A Trillion Trees – How Hard Can It Be?

Data from 2016 pegs it as the hottest year since recording began way back in 1880. Carbon dioxide levels continue to sit at historical highs, and last year the UN Intergovernmental Panel on Climate Change warned that humanity has just 12 years to limit warming to 1.5 C.

Reducing emissions is the gold standard, but it’s not the only way to go about solving the problem. There has been much research into the field of carbon sequestration — the practice of capturing atmospheric carbon and locking it away. Often times, this consists of grand plans of pumping old oil wells and aquifers full of captured CO2, but there’s another method of carbon capture that’s as old as nature itself.

As is taught in most primary school science courses, the trees around us are responsible for capturing carbon dioxide, in the process releasing breathable oxygen. The carbon becomes part of the biomass of the tree, no longer out in the atmosphere trapping heat on our precious Earth. It follows that planting more trees could help manage carbon levels and stave off global temperature rises. But just how many trees are we talking? The figure recently floated was 1,000,000,000,000 trees, which boggles the mind and has us wondering what it would take to succeed in such an ambitious program.

Can Trees Really Help?

Research has been done into the possibilities of global reforestation as a tactic to address climate change. Bastin, et al determined that there was capacity for a further 0.9 billion hectares of forest cover on Earth. It would take around 1 trillion trees to do so.

Here’s the real eye-opener: these trees could store 205 gigatonnes of carbon dioxide, which would account for 2/3rds of the carbon dioxide humans have added to the atmosphere since the start of the Industrial Revolution. There’s plenty of benefits to planting trees on this scale. So just what would it take to plant a trillion trees?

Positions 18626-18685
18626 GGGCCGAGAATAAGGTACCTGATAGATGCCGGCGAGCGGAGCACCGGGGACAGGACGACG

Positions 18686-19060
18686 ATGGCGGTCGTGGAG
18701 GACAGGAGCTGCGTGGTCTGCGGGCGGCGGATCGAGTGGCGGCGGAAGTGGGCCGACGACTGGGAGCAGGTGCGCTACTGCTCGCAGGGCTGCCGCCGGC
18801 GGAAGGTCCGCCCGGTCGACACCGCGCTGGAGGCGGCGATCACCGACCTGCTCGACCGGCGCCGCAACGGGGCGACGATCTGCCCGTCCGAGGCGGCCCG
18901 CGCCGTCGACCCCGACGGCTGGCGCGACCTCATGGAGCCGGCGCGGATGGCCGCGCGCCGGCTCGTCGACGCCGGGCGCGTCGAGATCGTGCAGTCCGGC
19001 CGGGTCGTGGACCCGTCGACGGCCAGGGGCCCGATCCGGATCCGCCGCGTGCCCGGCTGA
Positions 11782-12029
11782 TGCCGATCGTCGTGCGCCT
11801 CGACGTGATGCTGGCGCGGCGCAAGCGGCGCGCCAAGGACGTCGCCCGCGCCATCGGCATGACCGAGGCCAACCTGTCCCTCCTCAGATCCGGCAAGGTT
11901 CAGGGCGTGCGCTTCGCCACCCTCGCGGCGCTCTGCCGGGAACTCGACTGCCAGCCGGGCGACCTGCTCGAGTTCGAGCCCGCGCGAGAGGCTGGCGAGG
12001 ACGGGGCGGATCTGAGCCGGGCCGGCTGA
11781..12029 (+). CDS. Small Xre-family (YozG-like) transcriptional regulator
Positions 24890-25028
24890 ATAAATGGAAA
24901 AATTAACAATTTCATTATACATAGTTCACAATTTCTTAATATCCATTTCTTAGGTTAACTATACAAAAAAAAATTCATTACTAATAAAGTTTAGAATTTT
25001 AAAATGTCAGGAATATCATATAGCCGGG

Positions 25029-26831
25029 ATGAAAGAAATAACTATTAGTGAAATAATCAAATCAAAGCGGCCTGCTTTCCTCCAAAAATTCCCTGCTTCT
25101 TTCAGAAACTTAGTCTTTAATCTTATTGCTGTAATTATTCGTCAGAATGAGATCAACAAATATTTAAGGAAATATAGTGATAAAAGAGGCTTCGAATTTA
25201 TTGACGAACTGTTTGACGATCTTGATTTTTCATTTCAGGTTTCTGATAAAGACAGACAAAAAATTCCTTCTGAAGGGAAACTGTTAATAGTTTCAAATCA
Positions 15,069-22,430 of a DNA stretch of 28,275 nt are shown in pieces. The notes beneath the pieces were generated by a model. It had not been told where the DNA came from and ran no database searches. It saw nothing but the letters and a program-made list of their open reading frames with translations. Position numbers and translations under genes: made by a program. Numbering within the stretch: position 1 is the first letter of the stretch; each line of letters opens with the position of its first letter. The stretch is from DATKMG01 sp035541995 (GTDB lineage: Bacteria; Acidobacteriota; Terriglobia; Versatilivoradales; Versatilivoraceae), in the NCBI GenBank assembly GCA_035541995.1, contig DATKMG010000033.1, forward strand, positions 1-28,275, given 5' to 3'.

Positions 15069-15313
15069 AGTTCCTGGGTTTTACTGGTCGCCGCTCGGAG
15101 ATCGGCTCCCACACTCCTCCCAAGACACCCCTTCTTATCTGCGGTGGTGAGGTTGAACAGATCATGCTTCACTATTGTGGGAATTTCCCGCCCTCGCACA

A Trillion Is A Big Number

It’s a number that few of us come up against in day to day life. A trillion is equal to a thousand billion, or 1,000,000,000,000. Planting that many trees promises to require an unholy effort. The idea of getting the job done by hand — it’s about 130 trees per living person — boggles the mind, but there are other approaches that exist.

An artist’s impression on what aerial reforestration might look like.

One of the most promising ideas is that of aerial reforestation. The now seemingly defunct Aerial Forestation Inc. proposed a plan back in the late 1990s aiming to repurpose military aircraft fitted out to drop landmines. They would instead be reconfigured to drop specially designed cones, containing a sapling as well as fertilizer and moisture absorbent materials. The cones would bury themselves in the soil upon impact, biodegrading to allow the root system of the tree to develop.

Estimates suggest that a C-130 aircraft could deliver 125,000 trees per sortie, and up to 900,000 trees in a day. This is huge number of trees to be putting into the soil, but a trillion is still an enormous milestone to reach. Some back of the envelope calculations highlight the hurdles to be overcome to reach that number.

The C-130 Hercules is one of the world’s most popular military transport aircraft.

There are 2500 C-130 transport aircraft in the world. Assuming most of them are busy most of the time doing their existing jobs, a conservative estimate suggests that perhaps 250 aircraft could be dedicated to reforestation duties full time. It’s unlikely that every single day will be suitable for dropping trees, especially in the drier summer months. Making a ballpark estimation for weather and logistical concerns, we can say that perhaps 50% of the days of the year will be available for tree drops. With 250 aircraft working 182 days a year dropping 900,000 trees each day, that adds up to a touch over 40 billion trees a year. At this rate, it would take 25 years to get to 1 trillion trees. Not exactly a quick solution.

Unfortunately, there are more real world factors that get in the way of this becoming a reality. Simply keeping 250 aircraft flying such a rigorous schedule would require an effort nearing the level of the Berlin Airlift. Additionally, producing the saplings for delivery is no small task either, and would require huge swathes of land to be devoted to the production of both the saplings themselves as well as the cone casings for aerial delivery. For all this effort, the job would still take 25 years to complete!

During the Berlin Airlift, a Western supply plane landed in Berlin approximately every 30 seconds. Almost 300,000 flights were undertaken in total.

Throwing more aircraft at the problem would speed delivery, but only further increase the logistical difficulties of producing enough tree-ammo to drop on prospective forest locations. And we haven’t even touched on the fact that it’s far from likely that 100% of dropped trees will successfully grow.